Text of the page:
1. Jan 2, 2018

jonnybmac

1. The problem statement, all variables and given/known data
I am having trouble linking gravity to the radius of the earth and angular velocity. I was using this as a solid method to confirm the equation for values of a different sort based on centripetal acceleration. When inputting the values though it does not add up and I cannot see where and why

2. Relevant equations
w = θ/time
α = w2r = centripetal acceleration
α = g
g = w2r = acceleration due to gravity
r = g/w2

3. The attempt at a solution
Since α has the values m s-2 and g = m s-2
α = g

if
w = 2π/86400 (rotation of earth per day)
≈ 7.272 * 10-5 rad s-1

and
g = 9.81 m s-2

then aranging
g = w2r

to

r = g/w2
= 9.81/(7.272 * 10-5)2 m
≈1.86 * 109 m

Now if I google radius of earth I get 6.37 * 106 m

This is nowhere near the radius that I should be getting with the above equation, so where am I going wrong?

Last edited: Jan 2, 2018
2. Jan 2, 2018

Orodruin

Staff Emeritus
First of all: Always write out your units. A statement such as g=9.81 is utterly meaningless unless you write out the m/s^2.

To answer your question, what you computed is not the radius of the Earth. It is the radius at which the gravitational acceleration at the Earth’s surface would be sufficient to keep an orbit with a one day period.

At the Earth’s actual surface, the gravitational acceleration is far too large on its own to be in a circular orbit with that period. That is why you feel a normal force from the ground that generally is sufficient to just balance out the gravitational acceleration. The net acceleration is a result of both the gravitational and the normal force.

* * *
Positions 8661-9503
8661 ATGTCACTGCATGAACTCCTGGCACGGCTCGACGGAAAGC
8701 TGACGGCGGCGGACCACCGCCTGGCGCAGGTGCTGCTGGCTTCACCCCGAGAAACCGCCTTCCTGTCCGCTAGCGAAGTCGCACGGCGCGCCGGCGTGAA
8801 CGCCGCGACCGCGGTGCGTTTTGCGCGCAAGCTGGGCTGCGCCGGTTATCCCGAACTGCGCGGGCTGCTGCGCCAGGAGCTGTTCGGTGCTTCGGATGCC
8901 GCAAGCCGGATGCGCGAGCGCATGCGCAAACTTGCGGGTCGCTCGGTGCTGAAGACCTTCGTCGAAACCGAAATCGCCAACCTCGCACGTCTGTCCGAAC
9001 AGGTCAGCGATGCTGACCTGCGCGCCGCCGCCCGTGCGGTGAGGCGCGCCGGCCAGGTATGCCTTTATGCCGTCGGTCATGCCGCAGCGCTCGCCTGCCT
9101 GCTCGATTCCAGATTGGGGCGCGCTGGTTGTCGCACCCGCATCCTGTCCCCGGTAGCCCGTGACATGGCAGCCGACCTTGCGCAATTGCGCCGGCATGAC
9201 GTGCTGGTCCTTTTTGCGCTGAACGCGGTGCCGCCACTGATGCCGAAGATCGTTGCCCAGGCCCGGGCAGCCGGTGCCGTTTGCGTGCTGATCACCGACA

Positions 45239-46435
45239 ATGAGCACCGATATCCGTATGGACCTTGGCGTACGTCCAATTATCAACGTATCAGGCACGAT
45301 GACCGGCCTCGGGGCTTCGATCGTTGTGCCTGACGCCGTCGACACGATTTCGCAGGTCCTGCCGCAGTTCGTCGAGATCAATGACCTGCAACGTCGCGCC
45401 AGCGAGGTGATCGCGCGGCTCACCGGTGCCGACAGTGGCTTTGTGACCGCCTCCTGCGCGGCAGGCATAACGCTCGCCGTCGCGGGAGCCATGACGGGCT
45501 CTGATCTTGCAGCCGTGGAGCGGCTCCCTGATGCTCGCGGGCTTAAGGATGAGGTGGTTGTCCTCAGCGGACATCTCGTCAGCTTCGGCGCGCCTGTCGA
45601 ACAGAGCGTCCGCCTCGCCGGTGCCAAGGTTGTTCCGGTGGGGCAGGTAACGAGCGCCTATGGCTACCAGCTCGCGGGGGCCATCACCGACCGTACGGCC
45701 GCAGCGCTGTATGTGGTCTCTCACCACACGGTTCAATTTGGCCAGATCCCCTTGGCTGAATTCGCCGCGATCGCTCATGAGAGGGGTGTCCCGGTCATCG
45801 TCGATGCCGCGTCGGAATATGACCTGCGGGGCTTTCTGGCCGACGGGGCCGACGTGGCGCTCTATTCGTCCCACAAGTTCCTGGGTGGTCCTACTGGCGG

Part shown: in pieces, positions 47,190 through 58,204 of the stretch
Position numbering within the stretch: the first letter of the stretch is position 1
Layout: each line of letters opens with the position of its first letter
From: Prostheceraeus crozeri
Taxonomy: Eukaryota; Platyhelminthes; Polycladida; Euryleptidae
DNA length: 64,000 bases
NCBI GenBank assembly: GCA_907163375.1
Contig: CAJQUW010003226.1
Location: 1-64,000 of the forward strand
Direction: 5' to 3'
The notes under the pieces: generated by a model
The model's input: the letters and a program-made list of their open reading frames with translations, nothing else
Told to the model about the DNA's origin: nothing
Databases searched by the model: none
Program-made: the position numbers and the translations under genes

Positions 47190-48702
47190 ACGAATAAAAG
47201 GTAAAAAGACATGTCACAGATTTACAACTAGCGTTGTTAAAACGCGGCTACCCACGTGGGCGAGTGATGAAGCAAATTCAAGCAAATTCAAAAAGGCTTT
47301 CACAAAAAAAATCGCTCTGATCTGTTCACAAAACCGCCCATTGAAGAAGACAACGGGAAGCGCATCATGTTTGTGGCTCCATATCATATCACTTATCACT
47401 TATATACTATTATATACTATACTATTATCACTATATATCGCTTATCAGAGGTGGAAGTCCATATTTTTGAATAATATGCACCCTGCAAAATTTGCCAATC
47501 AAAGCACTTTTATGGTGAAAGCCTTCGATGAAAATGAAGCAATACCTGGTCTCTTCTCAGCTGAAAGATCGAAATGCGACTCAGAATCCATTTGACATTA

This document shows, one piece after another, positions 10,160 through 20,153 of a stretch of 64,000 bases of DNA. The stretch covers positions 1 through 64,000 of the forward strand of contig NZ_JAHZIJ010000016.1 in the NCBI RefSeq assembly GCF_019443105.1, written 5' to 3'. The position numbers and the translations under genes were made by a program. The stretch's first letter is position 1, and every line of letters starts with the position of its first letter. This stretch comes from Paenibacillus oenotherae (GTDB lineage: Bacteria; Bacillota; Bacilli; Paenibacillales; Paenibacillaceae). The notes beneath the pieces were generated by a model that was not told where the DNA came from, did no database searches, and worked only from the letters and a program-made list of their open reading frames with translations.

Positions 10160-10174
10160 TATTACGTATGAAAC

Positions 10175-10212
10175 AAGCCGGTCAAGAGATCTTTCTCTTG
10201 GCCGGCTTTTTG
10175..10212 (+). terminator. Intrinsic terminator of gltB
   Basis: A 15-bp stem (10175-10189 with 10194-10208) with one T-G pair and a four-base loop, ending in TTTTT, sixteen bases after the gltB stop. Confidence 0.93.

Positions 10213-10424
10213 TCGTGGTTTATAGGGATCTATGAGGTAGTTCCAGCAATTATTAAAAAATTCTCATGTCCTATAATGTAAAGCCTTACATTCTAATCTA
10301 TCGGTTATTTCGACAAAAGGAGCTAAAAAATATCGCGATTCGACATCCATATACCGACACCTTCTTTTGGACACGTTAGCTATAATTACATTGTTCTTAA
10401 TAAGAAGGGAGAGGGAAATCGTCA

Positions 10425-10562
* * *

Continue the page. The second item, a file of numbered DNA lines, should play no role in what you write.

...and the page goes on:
3. Jan 2, 2018

jonnybmac

Thank you for your response, and apologies for the lack of units - I have amended the original post.

So centripetal acceleration is not the same as gravitational acceleration? how would you link the radius of the earth and its gravitational acceleration at its surface then?

I was of the understanding that at whatever radius and speed the particle is travelling, it would produce a different centripetal acceleration.
In the case of earth, I presumed the 9.81 m s-2 was relative to the distance from the centre and the angular speed at which it is travelling. Since angular speed is a constant, the only thing that can change gravitational acceleration is the radius?

4. Jan 2, 2018

PeroK

https://en.wikipedia.org/wiki/Gravity_of_Earth#Variation_in_gravity_and_apparent_gravity

The gravity at the Earth's surface depends only on the mass and radius of the Earth. The Earth's rotation has the effect of reducing the "apparent" gravity slightly (and changing its direction slightly) because of the centripetal force needed to keep things on the surface.

If the Earth were spinning fast enough, then the apparent gravity at the Equator could be zero. Although it would be unaffected at the Poles.

5. Jan 2, 2018

jonnybmac

Thank you for clearing that up for me

6. Jan 2, 2018

CWatters

Centripetal force mv^2/r is the _net_ force that must be applied to an object to make it move in a circle of radius r and Velocity v.

If the applied force is greater than mv^2/r the object would normally move with a smaller radius than r. You can prove this by dropping an object. Gravity at the earth's surface provides more force than mv^2/r so dropped objects fall, reducing r.

Objects in contact with the earth's surface experience a normal force which the reduces the net force to exactly mv^2/r so the radius r remains constant.